Jun 22, 2016 - Aug 12, 2016

Summer was dedicated to clearing out the house that Katie and I have lived in for 21 years. This included recycling, selling, giving away, and throwing away lots of stuff that has cluttered our lives for many years. Everything else had to fit in our truck and trailer or be stored somewhere. We also had a lot of work done on the house so that it would be rentable. Given all of that, not a lot of time was left for photography.  Even so, I was able to find some nice shots.

Katie and I are now out of our house and on the road. So far, all the planning and preparation has made for a pretty seamless transition into a new way of life. It is still a challenge, and we are learning every day, but there are no regrets so far. 

Land as Community

One of the things I am constantly faced with when I am "outdoors" is our skewed relationship with the land, whether as individuals or as society. I know my relationship is skewed by having lived a good portion of my life in suburban or urban areas. So, it was refreshing to see a simple statement on a sign that captures a subtle, but significant, restatement of how it could be different.
We abuse land because we regard it as a commodity belonging to us. When we see land as a community to which we belong, we may begin to use it with love and respect.

-- Aldo Leopold (January 11, 1887 – April 21, 1948)
What is interesting to me is that Aldo Leopold is credited for changes in wildlife management that supposedly are in practice today.  Yet, it seems that his vision still hasn’t come to fruition.  While there has been a shift in thought, what he expresses in that short statement requires a much bigger paradigm shift than has occurred so far. Such a paradigm shift seems all the more important with the continued polarization of views expressed in such incidents as the Malhuer National Wildlife Refuge Occupation and the trials resulting from it.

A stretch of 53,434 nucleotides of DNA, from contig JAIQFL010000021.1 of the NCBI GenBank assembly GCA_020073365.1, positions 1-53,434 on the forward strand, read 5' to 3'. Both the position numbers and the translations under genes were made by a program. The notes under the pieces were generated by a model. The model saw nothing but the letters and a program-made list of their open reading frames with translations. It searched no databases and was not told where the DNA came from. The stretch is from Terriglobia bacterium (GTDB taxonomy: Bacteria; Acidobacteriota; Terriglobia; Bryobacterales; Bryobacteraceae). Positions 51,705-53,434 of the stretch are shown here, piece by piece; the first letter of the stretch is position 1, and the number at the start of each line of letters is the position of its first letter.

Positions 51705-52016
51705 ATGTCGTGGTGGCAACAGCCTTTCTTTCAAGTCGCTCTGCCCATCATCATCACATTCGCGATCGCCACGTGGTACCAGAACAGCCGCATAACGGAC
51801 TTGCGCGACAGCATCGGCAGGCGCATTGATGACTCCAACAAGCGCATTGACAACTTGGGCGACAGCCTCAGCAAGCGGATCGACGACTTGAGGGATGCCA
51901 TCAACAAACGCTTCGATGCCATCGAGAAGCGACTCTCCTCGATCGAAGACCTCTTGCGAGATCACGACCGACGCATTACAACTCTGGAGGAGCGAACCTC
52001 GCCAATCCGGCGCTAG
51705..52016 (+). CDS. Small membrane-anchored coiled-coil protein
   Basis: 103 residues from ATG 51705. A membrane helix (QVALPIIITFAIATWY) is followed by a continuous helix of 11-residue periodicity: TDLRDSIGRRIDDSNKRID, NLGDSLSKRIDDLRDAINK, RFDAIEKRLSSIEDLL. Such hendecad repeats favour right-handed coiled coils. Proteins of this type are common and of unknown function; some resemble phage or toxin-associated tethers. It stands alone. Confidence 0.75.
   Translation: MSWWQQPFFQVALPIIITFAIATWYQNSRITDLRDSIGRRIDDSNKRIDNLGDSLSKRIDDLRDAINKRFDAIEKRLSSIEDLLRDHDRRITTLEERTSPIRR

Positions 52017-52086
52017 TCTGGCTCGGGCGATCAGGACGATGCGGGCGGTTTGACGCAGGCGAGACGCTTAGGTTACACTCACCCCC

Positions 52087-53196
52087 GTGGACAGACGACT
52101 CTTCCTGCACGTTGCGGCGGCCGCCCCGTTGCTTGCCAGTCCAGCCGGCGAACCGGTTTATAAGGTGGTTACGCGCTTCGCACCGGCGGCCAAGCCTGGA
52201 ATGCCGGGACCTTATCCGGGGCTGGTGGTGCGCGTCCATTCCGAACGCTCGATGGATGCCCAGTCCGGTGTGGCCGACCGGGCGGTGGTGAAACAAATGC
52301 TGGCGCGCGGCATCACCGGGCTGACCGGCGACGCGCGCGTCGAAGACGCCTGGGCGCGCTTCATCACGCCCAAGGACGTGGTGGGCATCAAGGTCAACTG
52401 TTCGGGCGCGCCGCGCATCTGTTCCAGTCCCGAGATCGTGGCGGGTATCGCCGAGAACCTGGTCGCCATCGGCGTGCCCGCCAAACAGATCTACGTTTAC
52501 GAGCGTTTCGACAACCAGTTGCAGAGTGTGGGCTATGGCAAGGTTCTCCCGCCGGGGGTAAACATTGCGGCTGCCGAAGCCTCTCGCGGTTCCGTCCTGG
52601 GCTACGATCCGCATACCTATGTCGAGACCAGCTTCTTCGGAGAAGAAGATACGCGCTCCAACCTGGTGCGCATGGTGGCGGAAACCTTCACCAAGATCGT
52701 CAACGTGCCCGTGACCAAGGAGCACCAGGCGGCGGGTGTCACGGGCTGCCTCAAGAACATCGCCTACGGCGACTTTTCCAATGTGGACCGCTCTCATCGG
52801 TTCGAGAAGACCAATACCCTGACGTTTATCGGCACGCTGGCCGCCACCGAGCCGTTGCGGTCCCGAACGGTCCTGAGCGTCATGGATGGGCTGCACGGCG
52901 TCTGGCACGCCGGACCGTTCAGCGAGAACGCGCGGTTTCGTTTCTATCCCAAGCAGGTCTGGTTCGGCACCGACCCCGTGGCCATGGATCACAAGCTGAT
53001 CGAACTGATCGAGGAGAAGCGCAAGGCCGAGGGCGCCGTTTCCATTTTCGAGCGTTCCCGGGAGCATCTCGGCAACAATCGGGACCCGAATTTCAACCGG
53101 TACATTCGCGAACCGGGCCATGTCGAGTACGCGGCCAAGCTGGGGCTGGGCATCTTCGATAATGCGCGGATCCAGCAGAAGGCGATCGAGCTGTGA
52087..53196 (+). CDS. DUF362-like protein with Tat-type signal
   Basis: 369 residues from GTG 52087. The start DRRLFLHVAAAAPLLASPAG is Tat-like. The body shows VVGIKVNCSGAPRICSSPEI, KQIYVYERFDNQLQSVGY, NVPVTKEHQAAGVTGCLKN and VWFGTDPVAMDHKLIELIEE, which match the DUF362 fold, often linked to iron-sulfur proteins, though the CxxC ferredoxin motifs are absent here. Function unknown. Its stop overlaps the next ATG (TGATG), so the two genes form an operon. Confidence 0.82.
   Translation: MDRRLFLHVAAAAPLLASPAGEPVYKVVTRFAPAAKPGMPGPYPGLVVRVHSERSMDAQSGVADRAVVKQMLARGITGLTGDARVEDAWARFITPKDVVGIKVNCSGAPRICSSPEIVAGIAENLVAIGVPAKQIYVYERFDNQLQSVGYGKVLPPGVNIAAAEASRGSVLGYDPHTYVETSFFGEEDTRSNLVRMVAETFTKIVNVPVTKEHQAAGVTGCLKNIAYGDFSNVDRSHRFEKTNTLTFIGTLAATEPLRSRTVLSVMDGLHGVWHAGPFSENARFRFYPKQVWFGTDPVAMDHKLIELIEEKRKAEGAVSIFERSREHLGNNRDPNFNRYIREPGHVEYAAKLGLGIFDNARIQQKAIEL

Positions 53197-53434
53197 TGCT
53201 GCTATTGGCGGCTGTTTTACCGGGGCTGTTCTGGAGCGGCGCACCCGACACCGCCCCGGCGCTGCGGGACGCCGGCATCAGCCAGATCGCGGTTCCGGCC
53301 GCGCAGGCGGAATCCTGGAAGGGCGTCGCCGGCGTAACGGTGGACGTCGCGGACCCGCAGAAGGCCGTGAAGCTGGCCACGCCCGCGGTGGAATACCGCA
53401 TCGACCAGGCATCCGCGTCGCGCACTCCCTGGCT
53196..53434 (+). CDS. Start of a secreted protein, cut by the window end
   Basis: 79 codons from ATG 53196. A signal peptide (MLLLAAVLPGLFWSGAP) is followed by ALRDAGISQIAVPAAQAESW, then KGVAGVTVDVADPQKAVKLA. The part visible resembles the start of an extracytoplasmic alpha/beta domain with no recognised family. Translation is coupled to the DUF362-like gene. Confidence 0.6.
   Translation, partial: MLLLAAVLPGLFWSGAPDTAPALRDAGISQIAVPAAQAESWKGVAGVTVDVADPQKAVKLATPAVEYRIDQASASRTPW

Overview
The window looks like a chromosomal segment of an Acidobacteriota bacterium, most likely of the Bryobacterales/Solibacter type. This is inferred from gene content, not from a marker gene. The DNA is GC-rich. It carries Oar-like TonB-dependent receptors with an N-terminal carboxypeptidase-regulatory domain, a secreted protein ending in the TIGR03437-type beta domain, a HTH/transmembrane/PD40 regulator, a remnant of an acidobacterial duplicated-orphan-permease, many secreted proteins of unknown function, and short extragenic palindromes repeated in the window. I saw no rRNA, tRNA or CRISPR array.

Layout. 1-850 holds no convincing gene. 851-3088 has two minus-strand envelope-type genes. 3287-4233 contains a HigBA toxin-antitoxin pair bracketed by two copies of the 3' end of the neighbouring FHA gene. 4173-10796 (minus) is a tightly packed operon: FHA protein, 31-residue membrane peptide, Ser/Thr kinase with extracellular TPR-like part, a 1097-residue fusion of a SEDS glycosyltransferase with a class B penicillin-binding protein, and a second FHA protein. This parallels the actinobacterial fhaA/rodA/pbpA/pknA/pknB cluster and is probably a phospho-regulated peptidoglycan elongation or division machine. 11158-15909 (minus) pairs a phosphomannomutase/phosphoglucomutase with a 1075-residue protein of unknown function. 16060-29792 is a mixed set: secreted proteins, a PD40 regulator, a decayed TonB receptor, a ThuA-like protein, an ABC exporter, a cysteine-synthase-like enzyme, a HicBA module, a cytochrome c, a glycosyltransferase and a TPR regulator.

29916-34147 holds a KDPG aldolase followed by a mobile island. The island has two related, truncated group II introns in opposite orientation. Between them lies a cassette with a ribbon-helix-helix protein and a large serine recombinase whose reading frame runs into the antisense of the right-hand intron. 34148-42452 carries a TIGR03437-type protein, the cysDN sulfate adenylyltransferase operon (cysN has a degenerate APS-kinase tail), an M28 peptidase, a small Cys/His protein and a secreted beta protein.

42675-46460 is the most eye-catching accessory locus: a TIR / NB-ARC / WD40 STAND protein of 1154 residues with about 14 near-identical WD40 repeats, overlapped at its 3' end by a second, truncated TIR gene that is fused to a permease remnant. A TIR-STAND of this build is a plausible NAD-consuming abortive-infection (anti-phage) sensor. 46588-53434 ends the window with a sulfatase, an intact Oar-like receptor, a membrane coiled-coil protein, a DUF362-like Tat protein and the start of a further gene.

When we view land as a commodity, then we tend to find ourselves either on the "resource use" or the "resource preservation" side of the problem. Another division is between those living off the land and those who use it primarily for recreation, with some obvious overlap. Government agencies are tasked with managing the balance of these sides in public lands, wildlife areas, and refuges.

This time of year, a division within the recreational use of land is obvious: between hunting and observing. Government agencies have different terms for these groups: 'consumptive' and 'non-consumptive' users. Most 'Consumptive' uses require licenses and fees and generate revenue for these agencies, therefore most of the effort is put towards preserving the stock, or even raising stock, for future seasons. Therefore, land is generally allocated in a way that tries to fit this need.

Land as commodity.

But what would "land as community” actually mean? This is not a question I know how to answer, but it is the question that will be on my mind as Katie and I travel around the western United States for the next year.

What I do know is that it is not about taking the most we can from the land, nor is it turning everything left into a big natural preservation area. It is also not just seeing wilderness as a big recreational playground. It is about living with the land in a way that respects it and loves it and includes all uses of it by us and all the other life that relies on it. It requires a much broader vision than any of the various sides are currently willing to entertain and it requires everyone to rethink their relationship to land.

Well, I know I will be rethinking my relationship over the next year or more.
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